PDVSA appears to be overpaying for the Refidomsa refinery in the Dominican Republic. The Venezuelan state oil company agreed to buy a 49% stake, after delaying the closing for months. Rumors were that the deal was held up over the DR’s relatively accommodating stance toward the coup d’etat in Honduras. But the two countries’ presidents held a meeting in DR this week and presided over the the signing of a sales agreement. DR Finance Minister Vicente Gemboa previously told Reuters the deal was for $131.5 million.
Royal Dutch Shell SA sold its 50% stake in Refinería Dominicana de Petróleo SA, also known as Refidomsa, to the Dominican Republic government two years ago for $110 million. PDVSA is now buying a 2% smaller stake in the same facility for $131.5 million, even though the refinery values have fallen in the interim and the facility hasn’t received new investment.
Shell signed its share sale agreement with the DR government signed August 8, 2008, when benchmark West Texas Intermediate crude oil was selling for $118.71 a barrel and rising fast. The refining industry was profitable even with the high oil prices, as prices of gasoline and other products were rising even faster than crude oil. Valero Energy Corp., the biggest U.S. refiner, had operating income of $1.84 billion in the quarter, or 5.1% of revenues.
Today, oil is selling for $76.53 a barrel and has been stuck between $75 and $85 a barrel for months. Refinery profits are down — Valero had operating income of $445 million in the last quarter of 2009, equal to 2.6% of sales. That was considered good news, as the company had lost money for the prior two quarters. I am unaware of the DR government investing any cash in Refidomsa in the interim.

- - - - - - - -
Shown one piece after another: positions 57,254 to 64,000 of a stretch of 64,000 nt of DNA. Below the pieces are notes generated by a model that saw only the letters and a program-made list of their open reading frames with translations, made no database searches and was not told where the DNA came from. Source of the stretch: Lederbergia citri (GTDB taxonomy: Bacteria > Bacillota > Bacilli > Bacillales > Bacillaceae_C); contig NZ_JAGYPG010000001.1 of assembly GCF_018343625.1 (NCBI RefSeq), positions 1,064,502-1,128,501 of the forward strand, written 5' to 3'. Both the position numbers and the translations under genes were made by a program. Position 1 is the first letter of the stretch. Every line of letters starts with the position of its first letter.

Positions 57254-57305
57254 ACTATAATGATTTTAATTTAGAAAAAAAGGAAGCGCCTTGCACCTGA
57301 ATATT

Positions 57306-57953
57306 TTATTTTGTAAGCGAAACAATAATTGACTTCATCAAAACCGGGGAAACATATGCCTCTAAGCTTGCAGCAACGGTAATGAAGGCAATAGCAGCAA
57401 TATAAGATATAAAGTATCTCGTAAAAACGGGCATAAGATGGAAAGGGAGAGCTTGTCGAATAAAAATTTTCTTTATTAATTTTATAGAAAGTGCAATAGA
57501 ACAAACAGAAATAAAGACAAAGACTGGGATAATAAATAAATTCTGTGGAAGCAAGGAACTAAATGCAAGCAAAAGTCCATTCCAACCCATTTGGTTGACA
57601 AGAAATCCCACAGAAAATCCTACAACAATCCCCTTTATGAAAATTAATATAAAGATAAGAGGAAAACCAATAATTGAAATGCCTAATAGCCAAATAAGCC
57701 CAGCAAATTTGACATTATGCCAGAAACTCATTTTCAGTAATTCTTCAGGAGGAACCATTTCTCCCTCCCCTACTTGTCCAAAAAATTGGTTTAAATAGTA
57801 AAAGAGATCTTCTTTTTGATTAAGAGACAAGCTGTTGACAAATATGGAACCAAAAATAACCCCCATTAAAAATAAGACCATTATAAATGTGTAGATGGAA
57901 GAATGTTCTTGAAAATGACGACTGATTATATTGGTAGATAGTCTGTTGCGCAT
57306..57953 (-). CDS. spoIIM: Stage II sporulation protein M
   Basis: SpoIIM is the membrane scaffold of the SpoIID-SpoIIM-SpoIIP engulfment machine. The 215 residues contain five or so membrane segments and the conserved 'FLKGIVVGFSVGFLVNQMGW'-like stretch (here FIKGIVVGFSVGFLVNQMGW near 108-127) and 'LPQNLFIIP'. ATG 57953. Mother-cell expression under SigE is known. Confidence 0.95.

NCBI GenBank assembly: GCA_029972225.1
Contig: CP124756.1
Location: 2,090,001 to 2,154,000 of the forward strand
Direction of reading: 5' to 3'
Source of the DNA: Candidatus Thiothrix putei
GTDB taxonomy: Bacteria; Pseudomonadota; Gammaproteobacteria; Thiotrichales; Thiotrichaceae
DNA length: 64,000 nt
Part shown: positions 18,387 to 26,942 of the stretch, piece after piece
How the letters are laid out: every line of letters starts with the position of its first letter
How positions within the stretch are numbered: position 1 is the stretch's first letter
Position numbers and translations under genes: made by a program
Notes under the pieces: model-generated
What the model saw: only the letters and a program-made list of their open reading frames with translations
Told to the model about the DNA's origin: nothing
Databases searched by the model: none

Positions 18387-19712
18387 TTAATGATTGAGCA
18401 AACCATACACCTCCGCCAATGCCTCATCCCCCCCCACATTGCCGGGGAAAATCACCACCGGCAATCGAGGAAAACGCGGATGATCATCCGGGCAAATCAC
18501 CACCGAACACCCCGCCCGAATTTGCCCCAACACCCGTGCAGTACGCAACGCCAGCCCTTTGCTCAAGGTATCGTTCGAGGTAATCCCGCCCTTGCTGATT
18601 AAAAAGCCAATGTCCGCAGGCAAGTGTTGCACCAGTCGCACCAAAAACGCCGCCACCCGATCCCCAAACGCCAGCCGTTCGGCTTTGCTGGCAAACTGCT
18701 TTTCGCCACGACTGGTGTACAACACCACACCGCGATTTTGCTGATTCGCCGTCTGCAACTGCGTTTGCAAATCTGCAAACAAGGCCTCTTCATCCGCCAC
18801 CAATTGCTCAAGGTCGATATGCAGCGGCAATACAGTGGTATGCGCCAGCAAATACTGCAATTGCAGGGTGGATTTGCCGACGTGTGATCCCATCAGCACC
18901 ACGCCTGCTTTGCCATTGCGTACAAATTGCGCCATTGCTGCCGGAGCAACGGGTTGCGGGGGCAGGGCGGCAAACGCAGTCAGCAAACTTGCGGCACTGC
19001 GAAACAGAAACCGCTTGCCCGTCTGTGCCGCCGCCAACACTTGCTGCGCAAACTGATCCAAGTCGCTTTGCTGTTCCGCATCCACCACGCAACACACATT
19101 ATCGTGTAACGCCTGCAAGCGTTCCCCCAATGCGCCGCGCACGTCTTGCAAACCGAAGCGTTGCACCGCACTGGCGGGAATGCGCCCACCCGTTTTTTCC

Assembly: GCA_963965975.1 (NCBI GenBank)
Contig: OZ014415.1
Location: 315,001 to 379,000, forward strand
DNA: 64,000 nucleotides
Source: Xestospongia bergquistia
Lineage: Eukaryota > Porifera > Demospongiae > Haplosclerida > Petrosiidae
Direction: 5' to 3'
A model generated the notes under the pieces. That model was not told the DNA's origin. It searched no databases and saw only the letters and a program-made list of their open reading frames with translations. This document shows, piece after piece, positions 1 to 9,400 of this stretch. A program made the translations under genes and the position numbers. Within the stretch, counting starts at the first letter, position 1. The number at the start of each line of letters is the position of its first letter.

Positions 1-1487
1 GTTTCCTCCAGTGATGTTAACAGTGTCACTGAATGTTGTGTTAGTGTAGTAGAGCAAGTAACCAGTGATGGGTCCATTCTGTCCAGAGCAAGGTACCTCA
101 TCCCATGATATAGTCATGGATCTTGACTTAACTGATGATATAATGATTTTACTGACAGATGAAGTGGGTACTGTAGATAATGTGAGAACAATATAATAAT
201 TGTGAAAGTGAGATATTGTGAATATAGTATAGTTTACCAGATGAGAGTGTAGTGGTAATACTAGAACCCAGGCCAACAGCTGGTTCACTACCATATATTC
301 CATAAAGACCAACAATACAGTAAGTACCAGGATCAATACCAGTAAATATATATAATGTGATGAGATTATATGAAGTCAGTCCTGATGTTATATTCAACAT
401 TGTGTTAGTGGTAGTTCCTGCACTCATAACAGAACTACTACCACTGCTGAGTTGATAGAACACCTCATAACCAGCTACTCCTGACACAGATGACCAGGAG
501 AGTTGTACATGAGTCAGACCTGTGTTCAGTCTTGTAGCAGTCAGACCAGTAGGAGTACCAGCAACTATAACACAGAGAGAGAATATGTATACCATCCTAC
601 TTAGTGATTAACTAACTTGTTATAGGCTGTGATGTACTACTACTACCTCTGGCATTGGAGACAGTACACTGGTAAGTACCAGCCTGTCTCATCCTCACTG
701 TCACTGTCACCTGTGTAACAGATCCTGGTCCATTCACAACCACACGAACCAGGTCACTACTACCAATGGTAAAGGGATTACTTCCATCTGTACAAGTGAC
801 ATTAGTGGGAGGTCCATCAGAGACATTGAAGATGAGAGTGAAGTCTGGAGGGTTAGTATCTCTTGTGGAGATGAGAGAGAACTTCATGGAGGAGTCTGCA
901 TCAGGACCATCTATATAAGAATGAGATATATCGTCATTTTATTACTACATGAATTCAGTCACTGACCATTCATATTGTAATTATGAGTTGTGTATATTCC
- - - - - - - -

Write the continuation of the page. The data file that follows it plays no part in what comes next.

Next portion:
Even if PDVSA wanted to pay the same price per barrel of capacity that the DR paid to Shell, it should be paying 2% less, as it’s getting only a 49% stake, while Shell had a 50% stake. A normal company wouldn’t even pay that much, as there is a big difference between 49% and 50% — with a minority stake, you get the problem of having liability without the ability to control the facility’s operations.
The hilarious part of this is that right-wingers in the DR, in an attempt to tar their president as a pawn of Chavez, are complaining that the refinery sale will have implications for the sovereignty of their nation. As if giving a foreign power a 49% stake is worse than the former situation, in which an at-least-equally imperialist institution, Shell, had 50%. These guys don’t know a good deal when they see it.
Two things I want to know: was the price renegotiated? And if not, who got the M&A fees on this deal? I’m guessing they were large, maybe on the order of $21.5 million.